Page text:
About Success:

Sales Managers invariably require that their underlings' sales for any given year exceed the previous year's sales by a certain percentage.

One in five new restaurants survives its first year in business. The ones which succeed offer something different creative and satisfying in a comfortable, clean environment. Price has nothing to do with the ratio of failures, statistically.

In the bookstore, the works that languish on The New York Times bestseller list are displayed in a prime location of the store, at list price. The books that don't sell usually languish on tables in the foyer or near the entrance with gigantic, day-glo orange "50% Off" stickers attached to their dustjackets.

Show me a person who gets accepted to Yale and I'll show you someone who's done their homework. Correctly.

Show me a web community with a small, eccentric user base and no redeeming value whatsoever and I'll show you this. Or this. Now, you show me a web community with a growing, diverse, intellectual, creative user base and I'll show you this.

The last employee who told me what was wrong with my management style then took a lot of time and effort to write a three page letter explaining why he thought it was unreasonable, when a crayon-scribbled sign that says "I'm leaving" would've done fine, received from me the following advice: DON'T LET THE DOOR HIT YOU IN THE ASS ON THE WAY OUT.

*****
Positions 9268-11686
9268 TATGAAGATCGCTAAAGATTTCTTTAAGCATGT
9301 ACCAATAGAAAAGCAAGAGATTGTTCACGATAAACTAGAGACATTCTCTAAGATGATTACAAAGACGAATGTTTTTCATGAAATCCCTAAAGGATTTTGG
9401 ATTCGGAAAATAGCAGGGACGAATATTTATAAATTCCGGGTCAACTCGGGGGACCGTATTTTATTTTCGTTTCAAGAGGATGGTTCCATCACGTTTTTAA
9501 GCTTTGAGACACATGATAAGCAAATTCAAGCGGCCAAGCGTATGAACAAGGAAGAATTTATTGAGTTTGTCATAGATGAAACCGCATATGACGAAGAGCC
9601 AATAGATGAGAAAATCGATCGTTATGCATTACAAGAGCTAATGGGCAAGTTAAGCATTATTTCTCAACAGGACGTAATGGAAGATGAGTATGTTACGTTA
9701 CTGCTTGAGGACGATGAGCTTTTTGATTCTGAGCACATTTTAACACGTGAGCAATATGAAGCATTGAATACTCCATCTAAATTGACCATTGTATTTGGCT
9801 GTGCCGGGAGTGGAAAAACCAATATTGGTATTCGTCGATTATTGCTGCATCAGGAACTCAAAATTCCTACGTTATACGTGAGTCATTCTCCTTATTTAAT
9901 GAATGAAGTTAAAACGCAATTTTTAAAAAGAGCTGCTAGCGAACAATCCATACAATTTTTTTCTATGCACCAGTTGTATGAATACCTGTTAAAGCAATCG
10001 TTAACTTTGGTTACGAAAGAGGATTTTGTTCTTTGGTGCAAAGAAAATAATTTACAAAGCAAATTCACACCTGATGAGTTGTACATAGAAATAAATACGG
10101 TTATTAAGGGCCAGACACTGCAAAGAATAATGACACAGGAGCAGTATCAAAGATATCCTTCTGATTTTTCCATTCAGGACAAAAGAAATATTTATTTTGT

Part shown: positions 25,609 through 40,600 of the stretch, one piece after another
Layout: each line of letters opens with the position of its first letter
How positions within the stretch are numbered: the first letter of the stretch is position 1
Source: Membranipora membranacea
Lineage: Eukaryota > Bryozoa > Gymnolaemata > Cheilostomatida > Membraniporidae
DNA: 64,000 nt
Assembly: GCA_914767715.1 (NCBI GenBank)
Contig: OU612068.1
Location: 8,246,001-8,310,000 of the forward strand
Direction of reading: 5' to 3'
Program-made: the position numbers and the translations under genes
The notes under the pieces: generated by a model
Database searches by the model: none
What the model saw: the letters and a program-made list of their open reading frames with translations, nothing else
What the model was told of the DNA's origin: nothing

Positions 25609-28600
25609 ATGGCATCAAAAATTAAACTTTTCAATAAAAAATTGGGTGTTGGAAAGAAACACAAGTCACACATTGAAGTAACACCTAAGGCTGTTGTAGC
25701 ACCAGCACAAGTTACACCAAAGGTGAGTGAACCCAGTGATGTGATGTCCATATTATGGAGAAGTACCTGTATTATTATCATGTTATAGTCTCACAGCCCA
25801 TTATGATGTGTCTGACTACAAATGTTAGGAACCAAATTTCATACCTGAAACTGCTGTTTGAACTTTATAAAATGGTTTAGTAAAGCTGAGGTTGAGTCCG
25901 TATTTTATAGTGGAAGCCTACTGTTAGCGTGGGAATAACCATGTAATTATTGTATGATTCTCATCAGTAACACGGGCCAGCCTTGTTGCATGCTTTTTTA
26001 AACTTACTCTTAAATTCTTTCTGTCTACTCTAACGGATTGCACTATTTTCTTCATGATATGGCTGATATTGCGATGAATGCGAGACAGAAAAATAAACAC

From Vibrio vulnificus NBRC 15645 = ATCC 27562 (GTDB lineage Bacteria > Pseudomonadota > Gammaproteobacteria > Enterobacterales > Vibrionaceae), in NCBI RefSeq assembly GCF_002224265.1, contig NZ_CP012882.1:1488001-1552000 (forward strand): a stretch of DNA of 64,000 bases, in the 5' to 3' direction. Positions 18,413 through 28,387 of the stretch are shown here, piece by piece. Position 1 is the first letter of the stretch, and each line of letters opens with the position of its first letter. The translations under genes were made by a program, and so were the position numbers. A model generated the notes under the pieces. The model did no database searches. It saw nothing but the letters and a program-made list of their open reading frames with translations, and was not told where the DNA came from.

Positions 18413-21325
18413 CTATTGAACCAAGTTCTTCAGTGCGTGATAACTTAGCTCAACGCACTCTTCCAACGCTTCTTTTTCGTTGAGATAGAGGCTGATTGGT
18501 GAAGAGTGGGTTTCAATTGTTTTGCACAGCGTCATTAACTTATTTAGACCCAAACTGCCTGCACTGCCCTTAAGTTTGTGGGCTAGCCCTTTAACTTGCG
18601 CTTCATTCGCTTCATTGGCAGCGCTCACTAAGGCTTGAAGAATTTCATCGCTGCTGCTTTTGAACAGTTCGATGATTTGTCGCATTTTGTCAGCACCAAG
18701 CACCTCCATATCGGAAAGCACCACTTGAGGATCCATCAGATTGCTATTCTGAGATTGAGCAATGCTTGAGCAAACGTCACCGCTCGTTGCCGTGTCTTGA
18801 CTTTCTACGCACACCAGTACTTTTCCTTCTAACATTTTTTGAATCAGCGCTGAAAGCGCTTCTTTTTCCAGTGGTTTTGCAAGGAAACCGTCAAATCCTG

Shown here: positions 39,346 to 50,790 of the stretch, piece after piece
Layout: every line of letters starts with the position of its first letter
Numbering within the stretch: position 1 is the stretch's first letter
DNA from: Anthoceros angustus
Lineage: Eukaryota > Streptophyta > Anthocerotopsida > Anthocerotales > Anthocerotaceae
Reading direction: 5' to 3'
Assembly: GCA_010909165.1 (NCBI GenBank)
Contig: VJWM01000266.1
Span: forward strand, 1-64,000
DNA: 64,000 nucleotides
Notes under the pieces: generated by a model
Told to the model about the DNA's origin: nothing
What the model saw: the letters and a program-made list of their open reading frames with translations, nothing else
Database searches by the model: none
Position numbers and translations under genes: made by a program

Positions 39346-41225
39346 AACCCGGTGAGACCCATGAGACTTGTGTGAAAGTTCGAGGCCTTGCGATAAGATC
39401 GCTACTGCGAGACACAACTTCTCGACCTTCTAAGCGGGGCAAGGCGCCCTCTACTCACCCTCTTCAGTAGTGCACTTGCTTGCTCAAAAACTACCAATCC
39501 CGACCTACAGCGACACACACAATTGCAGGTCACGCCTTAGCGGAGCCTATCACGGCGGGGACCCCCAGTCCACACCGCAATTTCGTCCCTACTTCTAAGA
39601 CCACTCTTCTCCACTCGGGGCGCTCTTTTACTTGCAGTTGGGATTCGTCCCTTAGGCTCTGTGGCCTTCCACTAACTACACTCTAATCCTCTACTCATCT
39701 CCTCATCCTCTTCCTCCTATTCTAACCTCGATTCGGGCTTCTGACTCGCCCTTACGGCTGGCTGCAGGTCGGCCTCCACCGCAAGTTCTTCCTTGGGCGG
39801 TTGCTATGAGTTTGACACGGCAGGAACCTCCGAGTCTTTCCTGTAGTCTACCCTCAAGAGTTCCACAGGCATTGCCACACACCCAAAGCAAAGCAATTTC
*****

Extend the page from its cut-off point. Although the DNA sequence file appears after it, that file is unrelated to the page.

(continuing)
UPDATE 15 March 07: A noder sent me two /msgs about this daylog that ought to be shared here. The first opined that I "shouldn't criticize "99 cent stores" because there are poor people." This assumes that there aren't places to get more wholesome foodstuffs at a value price nor goods that are more durable and thus a better value. I disagree. Better to buy a broom which costs $5.00 and lasts for years than one for $1.99 and breaks apart after a few uses. The second /msg I received, from the same noder, proclaimed that the entire writeup was insensitive and the small-text ending in an unsavory exclamation was downright rude. I haven't yet received a response to my /msg to this noder asking why the writeup is insensitive, nor received an answer to what was so rude about telling off (admittedly, in a very brusque fashion) an employee who thought himself indispensable and had the gall, after 2 years' experience in the business, to tell me, after over 20 years' experience, and three successful ventures, how to run my business.